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pĕr-ambŭlo , āvi, ātum, 1, v. a., ramble through, go through; to traverse, perambulate (poet. and in post-Aug. prose).
I. Lit.: “aedes,Plaut. Most. 3, 2, 122: “multas terras,Varr. R. R. 1, 2: “omnium cubilia,Cat. 29, 8: “viridia,Phaedr. 2, 5, 14: “rura,Hor. C. 4, 5, 17: “astra,id. Epod. 17, 41: “terram,Vulg. Zach. 6, 7: “universam insulam,id. Act. 13, 6 et saep.—Pass.: “perambulatum Romanis legionibus Niphatem,Sid. Carm. 23, 93.—Poet.: “frigus perambulat artūs,runs through, Ov. H. 9, 135: recte necne crocum floresque perambulet Attae Fabula, si dubitem, rightly trod the stage (which was sprinkled with perfumed waters and strewed with flowers), i. e. was properly constructed, well written, Hor. Ep. 2, 1, 79: “sermo perambulat,the fame spreads through, Vulg. Luc. 5, 15.—*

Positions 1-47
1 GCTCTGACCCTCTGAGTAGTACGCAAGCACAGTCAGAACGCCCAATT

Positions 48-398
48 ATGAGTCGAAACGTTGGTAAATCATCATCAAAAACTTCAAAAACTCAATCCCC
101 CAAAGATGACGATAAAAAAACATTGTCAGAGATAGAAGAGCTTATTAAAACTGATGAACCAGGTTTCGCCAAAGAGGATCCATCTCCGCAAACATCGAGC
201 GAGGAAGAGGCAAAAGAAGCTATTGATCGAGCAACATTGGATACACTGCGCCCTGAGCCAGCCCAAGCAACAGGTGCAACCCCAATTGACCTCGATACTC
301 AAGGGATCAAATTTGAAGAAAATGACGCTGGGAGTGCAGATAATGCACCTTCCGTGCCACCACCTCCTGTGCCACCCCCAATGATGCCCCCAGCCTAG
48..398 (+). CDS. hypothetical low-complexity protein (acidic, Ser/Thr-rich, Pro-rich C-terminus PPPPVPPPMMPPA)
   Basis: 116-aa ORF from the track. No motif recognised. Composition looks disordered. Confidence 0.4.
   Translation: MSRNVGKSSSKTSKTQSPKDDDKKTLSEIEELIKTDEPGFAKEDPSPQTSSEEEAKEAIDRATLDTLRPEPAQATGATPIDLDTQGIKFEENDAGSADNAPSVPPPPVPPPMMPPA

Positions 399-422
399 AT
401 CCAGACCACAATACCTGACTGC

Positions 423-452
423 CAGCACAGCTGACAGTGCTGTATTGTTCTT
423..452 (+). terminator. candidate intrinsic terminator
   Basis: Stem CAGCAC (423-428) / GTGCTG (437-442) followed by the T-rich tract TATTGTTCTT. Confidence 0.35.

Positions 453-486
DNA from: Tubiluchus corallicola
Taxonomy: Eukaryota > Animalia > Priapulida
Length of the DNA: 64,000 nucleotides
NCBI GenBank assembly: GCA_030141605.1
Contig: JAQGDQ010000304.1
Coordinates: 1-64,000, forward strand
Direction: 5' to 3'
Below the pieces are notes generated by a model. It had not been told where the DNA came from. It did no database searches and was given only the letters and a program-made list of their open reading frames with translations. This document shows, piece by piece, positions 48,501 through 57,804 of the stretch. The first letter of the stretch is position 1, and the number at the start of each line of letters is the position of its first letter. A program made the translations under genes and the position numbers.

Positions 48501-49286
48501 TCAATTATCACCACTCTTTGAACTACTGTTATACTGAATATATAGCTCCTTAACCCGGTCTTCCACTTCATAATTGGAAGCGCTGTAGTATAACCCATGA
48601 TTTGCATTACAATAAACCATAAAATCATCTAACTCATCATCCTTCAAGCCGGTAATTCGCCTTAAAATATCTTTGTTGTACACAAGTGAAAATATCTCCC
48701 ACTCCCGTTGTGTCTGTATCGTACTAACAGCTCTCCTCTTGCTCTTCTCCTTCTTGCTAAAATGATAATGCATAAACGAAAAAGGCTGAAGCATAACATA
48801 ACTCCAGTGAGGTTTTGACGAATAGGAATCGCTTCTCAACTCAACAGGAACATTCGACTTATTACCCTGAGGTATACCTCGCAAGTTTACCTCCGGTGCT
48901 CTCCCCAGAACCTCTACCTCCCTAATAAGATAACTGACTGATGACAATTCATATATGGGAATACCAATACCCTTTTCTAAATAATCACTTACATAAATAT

II. In partic., of a physician, to visit patients in succession, Sen. Ben. 6, 16, 2.—
III. To walk, conduct one's self (eccl. Lat.), Vulg. Psa. 67, 22; 100, 2.
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